It is of interest to note that "even before Israel entered Canaan (Deuteronomy 31:21)," "They were already making plans for various practices in which they could participate as soon as they crossed over the Jordan, and nearly the whole Book of Judges chronicles the historical accuracy of this prediction."
"Write this song ..." (Deuteronomy 31:19) was addressed to both Moses and Joshua, "since the verb is plural." This, of course, might indicate that Joshua "wrote" it in the sense of copying into the Book of the Law, after Moses had composed and written it down. "This song" is a reference to the song recorded in the next chapter.
"He gave Joshua ...a charge ..." (Deuteronomy 31:23). The subject here is "God." It was God, not Moses, who gave Joshua the charge.
"And it came to pass, when Moses had made an end of writing the words of this law in a book, until they were finished, that Moses commanded the Levites, that bare the ark of the covenant of Jehovah, saying, Take this book of the law, and put it beside the ark of the covenant of Jehovah your God, that it may be there for a witness against thee. For I have known thy rebellion, and thy stiff neck: behold, while I am yet alive with you this day, ye have been rebellious against Jehovah; and how much more after my death? Assemble unto me all the elders of your tribes, and your officers, that I may speak these words in your ears, and call heaven and earth to witness against them. For I know that after my death ye will utterly corrupt yourselves, and turn aside from the way which I have commanded you; and evil will befall you in the latter days; because ye will do that which is evil in the sight of Jehovah, to provoke him to anger through the work of your hands.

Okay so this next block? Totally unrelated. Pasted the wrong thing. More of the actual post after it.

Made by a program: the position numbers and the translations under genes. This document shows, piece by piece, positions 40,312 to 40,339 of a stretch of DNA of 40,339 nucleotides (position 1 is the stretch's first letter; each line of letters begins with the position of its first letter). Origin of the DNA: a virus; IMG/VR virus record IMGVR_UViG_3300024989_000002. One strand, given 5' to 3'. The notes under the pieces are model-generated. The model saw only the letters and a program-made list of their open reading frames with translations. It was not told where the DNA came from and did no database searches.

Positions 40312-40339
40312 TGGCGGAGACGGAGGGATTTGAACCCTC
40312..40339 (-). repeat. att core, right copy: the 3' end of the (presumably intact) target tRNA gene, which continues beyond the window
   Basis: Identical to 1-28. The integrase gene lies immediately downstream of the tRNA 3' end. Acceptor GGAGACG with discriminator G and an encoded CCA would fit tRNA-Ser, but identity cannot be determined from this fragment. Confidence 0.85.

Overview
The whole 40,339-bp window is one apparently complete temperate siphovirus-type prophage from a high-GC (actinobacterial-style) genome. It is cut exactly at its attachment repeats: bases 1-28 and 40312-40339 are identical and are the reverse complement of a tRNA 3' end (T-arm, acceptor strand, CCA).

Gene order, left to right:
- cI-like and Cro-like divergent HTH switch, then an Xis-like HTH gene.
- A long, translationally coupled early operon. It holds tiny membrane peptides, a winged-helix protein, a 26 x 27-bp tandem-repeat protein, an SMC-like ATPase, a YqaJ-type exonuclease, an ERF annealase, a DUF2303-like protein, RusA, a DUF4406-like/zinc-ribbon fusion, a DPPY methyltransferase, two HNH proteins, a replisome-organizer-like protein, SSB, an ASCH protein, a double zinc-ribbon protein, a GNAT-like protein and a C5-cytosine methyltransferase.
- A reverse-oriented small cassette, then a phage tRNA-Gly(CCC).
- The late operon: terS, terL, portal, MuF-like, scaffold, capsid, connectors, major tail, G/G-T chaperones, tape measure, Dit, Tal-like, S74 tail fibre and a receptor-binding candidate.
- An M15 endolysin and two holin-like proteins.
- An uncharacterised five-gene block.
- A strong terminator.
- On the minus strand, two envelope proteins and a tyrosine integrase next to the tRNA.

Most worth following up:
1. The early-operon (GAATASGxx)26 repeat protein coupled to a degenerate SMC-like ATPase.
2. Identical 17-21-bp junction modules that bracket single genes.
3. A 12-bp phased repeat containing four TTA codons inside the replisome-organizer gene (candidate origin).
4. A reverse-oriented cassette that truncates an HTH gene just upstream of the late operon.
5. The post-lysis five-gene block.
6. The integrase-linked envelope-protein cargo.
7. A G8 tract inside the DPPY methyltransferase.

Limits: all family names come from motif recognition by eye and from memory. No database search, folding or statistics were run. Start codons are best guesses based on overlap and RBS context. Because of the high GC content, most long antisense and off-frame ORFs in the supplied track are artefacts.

"And Moses spake in the ears of all the assembly of Israel the words of this song, until they were finished."
Moses' writing is mentioned again in Deuteronomy 31:24. "The first command for Moses to write occurs in Exodus 17:14, and this is the last mention of his doing so. From early times Jewish tradition has included the whole Pentateuch in `the Book of the Law.'" We might add that there is no authority and no evidence at all effectively refuting that tradition. "Your law," as mentioned by Jesus in John 10:34 was a reference to the whole Pentateuch. Despite our conviction that Joshua added certain writings to this book, it should also be noted that:
"It is quite possible, however, that Moses himself, ere he laid down the pen, may have recorded what he said when delivering the Book of the Law to the priests, and there is nothing in the manner or style of the record to render it probable that it was written by another.
"The `book' here spoken of would be the whole Pentateuch up to this point, and be `the Book of Moses,' called generally by the Jews, `the Law.' (Matthew 22:40, and Galatians 4:21)." "With these words, Moses handed over the complete Book of the Law to the priests."
Coffman's Commentaries reproduced by permission of Abilene Christian University Press, Abilene, Texas, USA. All other rights reserved.
Coffman, James Burton. "Commentary on Deuteronomy 31". "Coffman's Commentaries on the Bible". https://www.studylight.org/
the Second Week after Epiphany